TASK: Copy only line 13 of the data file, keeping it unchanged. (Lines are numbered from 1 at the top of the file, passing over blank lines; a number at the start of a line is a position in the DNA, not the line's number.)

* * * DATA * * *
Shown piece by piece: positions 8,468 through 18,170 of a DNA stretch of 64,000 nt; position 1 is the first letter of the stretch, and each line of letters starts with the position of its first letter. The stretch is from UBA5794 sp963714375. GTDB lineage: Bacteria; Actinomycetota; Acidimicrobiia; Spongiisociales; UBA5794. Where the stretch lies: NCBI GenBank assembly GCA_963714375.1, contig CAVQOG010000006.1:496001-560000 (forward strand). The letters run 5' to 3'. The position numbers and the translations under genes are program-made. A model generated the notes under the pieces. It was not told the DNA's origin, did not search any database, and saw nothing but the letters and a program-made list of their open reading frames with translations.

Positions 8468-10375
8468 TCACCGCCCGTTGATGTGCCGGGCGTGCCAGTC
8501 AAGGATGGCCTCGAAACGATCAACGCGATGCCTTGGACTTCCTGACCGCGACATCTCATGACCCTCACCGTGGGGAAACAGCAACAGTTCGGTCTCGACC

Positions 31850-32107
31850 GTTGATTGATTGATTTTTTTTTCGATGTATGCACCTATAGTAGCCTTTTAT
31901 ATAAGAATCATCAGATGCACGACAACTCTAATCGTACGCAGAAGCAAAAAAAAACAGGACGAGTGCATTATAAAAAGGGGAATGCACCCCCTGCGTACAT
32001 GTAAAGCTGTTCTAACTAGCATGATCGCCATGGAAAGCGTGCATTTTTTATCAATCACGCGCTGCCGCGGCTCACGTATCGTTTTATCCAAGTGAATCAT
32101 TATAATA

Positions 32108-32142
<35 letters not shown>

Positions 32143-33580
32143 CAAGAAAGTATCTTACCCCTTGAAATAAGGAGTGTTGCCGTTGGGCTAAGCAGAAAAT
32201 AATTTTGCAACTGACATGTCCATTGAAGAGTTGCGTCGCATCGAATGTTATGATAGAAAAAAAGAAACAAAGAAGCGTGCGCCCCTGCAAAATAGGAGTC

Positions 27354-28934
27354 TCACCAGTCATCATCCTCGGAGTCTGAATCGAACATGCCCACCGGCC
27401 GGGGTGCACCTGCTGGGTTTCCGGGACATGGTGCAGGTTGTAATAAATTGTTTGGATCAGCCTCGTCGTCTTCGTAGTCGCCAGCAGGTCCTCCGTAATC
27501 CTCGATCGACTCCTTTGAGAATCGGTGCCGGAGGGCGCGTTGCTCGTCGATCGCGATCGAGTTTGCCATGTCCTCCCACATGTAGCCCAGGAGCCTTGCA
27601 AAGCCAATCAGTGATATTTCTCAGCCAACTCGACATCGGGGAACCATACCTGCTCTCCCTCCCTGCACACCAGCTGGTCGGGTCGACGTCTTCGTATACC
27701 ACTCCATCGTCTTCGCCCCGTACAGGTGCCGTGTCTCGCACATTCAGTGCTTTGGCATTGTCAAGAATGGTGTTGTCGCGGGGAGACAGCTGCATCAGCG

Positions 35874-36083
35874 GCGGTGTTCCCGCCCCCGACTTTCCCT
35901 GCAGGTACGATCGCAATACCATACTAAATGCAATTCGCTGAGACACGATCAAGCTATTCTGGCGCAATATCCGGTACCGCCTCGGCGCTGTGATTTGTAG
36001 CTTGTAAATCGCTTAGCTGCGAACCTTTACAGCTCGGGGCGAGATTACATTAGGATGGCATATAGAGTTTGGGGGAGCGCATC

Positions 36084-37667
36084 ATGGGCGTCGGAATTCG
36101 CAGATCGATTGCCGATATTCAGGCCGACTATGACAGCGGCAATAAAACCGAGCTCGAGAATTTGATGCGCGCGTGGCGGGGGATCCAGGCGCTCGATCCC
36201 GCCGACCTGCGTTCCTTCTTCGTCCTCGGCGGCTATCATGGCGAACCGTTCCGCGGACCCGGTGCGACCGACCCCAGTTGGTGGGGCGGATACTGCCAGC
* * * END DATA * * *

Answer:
32143 CAAGAAAGTATCTTACCCCTTGAAATAAGGAGTGTTGCCGTTGGGCTAAGCAGAAAAT